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Bowel cancer patients 'need choice', says report


Hospitals that fail to offer bowel cancer patients a full range of appropriate treatments should be fined, a charity has said.

Beating Bowel Cancer said at least 1,800 patients every year are denied a choice of treatment despite the fact several should always be available.

It looked at data from the Cancer Patient Experience Survey run by the Department of Health which found 18% of bowel cancer patients were not given a choice of treatment.

The charity said it did not believe there is ever a point where there is only one choice of treatment available.

Its report - Equity and Excellence for Bowel Cancer - comes as the National Institute for Health and Clinical Excellence (Nice) published final guidance to the NHS rejecting three bowel cancer drugs on the NHS.

It said cetuximab (Erbitux), bevacizumab (Avastin), and panitumumab (Vectibix) should not be prescribed for advanced bowel cancer.

Mark Flannagan, chief executive of Beating Bowel Cancer, said: “This is yet another blow for bowel cancer patients just as we are calling on the Government to fine hospitals that do not offer a choice of treatments.

“Each year at least 1,800 bowel cancer patients are denied a choice of the best treatments available to them.

“All bowel cancer patients deserve the best care and that is why where choice is not offered we believe quality payments should be withheld.

“Our recommendation could actually make savings for the NHS and will mean better treatment now and in the future, enabling patients to survive and beat bowel cancer.”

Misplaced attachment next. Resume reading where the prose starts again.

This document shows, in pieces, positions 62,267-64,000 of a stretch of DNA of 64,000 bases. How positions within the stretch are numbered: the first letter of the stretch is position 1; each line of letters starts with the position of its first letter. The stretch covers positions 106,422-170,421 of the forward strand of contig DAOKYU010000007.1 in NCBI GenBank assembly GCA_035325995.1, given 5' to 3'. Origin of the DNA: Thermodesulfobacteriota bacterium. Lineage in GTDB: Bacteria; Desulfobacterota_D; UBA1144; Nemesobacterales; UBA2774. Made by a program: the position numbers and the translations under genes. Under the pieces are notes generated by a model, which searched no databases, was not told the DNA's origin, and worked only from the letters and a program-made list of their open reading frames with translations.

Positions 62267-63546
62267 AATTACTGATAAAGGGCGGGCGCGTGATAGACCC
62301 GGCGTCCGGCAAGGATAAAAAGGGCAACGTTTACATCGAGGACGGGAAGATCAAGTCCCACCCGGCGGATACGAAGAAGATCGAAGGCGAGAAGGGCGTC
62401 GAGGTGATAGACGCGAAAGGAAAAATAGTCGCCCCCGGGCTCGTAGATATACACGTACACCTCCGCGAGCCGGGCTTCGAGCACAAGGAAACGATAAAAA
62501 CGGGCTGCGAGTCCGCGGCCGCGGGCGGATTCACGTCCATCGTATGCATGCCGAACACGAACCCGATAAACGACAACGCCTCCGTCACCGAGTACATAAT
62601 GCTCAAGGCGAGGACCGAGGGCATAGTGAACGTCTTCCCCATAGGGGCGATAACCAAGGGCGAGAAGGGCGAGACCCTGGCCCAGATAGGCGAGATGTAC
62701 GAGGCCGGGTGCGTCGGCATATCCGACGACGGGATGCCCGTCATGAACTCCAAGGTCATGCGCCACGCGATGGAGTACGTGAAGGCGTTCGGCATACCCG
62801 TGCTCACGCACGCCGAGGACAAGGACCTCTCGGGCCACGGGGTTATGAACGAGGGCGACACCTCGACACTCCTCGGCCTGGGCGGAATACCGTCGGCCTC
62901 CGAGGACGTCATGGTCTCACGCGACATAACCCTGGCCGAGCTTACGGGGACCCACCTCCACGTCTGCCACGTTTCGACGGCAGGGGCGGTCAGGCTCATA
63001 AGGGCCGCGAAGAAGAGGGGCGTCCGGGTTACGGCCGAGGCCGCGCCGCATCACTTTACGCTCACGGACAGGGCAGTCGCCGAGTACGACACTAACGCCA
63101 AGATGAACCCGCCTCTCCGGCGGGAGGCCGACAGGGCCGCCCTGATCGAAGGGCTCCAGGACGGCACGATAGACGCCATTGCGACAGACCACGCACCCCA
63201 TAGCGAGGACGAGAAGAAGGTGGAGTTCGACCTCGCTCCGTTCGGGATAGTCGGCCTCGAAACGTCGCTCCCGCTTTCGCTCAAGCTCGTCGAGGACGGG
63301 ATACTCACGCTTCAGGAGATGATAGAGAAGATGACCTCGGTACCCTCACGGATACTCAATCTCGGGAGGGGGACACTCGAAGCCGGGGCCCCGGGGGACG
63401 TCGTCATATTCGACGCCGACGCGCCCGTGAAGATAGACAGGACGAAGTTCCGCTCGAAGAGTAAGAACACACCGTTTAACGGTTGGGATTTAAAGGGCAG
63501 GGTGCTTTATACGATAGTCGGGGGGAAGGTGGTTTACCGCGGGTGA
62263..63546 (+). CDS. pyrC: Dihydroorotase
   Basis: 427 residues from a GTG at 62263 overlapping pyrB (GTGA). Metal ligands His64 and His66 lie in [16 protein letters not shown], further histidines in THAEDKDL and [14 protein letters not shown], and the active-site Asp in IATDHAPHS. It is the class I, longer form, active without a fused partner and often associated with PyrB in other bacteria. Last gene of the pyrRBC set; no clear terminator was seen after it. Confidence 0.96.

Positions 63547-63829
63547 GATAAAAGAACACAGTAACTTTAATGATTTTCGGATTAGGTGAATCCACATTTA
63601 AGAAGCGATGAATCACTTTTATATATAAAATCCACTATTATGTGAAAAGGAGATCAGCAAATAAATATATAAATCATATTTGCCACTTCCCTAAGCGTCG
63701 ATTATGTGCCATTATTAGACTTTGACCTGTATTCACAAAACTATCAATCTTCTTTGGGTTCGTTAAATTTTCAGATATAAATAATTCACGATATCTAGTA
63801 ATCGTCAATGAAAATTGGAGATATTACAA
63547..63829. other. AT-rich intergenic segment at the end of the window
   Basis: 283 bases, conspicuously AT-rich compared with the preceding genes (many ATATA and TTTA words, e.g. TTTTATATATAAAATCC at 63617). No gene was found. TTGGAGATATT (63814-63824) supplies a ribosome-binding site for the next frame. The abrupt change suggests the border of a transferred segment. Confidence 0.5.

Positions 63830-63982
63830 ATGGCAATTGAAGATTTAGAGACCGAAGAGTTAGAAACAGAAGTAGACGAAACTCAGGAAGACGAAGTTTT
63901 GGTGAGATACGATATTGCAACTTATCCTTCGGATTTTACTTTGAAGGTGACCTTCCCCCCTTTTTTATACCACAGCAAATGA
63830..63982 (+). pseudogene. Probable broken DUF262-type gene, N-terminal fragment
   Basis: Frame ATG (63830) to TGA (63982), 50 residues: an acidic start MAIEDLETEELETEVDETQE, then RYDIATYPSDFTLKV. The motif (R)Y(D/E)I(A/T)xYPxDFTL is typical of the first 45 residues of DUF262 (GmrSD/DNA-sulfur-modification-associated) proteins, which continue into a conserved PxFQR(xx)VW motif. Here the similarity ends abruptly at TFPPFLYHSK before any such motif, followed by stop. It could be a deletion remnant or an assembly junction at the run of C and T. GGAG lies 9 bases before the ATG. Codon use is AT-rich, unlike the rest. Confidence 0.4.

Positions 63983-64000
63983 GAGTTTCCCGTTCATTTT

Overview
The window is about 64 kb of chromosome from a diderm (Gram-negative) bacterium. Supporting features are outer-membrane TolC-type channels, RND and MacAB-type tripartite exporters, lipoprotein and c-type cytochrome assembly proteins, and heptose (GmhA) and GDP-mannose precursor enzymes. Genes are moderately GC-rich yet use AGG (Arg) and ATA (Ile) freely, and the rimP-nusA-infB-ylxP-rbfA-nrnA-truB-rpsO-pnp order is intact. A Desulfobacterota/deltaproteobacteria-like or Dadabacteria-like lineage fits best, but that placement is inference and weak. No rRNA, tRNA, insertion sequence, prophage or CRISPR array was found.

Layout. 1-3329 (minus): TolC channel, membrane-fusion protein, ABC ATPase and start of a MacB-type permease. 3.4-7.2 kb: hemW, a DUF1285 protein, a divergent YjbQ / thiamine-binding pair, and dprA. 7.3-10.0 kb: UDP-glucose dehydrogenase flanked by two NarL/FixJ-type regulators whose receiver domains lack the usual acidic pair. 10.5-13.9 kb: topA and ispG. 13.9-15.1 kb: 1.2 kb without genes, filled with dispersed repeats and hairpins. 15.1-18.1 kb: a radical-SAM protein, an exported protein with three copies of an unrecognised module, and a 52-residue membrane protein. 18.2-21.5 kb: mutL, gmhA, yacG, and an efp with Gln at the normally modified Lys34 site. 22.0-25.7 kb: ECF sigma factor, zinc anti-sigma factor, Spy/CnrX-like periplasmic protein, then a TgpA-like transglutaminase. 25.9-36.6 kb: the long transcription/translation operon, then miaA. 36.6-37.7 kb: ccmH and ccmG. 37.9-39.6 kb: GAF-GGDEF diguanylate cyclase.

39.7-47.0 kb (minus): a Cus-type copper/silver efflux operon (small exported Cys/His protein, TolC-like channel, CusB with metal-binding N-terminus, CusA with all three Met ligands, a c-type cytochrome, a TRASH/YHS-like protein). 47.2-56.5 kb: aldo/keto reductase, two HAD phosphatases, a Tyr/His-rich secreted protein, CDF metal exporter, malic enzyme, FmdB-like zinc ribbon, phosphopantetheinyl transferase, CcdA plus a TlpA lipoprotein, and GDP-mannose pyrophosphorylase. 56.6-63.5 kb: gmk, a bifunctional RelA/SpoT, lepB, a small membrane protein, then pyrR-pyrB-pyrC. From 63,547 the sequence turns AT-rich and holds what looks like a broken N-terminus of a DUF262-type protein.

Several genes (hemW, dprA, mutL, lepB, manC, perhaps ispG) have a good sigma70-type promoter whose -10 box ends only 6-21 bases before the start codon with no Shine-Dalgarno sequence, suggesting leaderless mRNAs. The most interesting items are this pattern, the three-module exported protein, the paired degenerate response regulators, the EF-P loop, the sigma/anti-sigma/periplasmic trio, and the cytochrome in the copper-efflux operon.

Treatments can include diagnostic tests; surgical options including laparoscopy; care of stomas, which are artificial openings in the abdomen to collect waste and a choice of clinically appropriate drugs, either on the NHS or through the Cancer Drugs Fund.

The fund was set up to pay for drugs not approved by Nice but where doctors thought they were appropriate for the patient.

Health Secretary Andrew Lansley said no patient should be denied a choice of treatment that is clinically appropriate.

“Patients have the right to be involved in decisions about their care that is why we have said that a guiding principle of the NHS is 'no decision about me without me' in the delivery of all treatment,” he added.

“Patient decision support aids for bowel cancer patients are one way of helping patients make better decisions, with their doctor, about their care and treatment and we would urge patients to discuss these with their clinicians to make sure they choose the best treatment option for them.”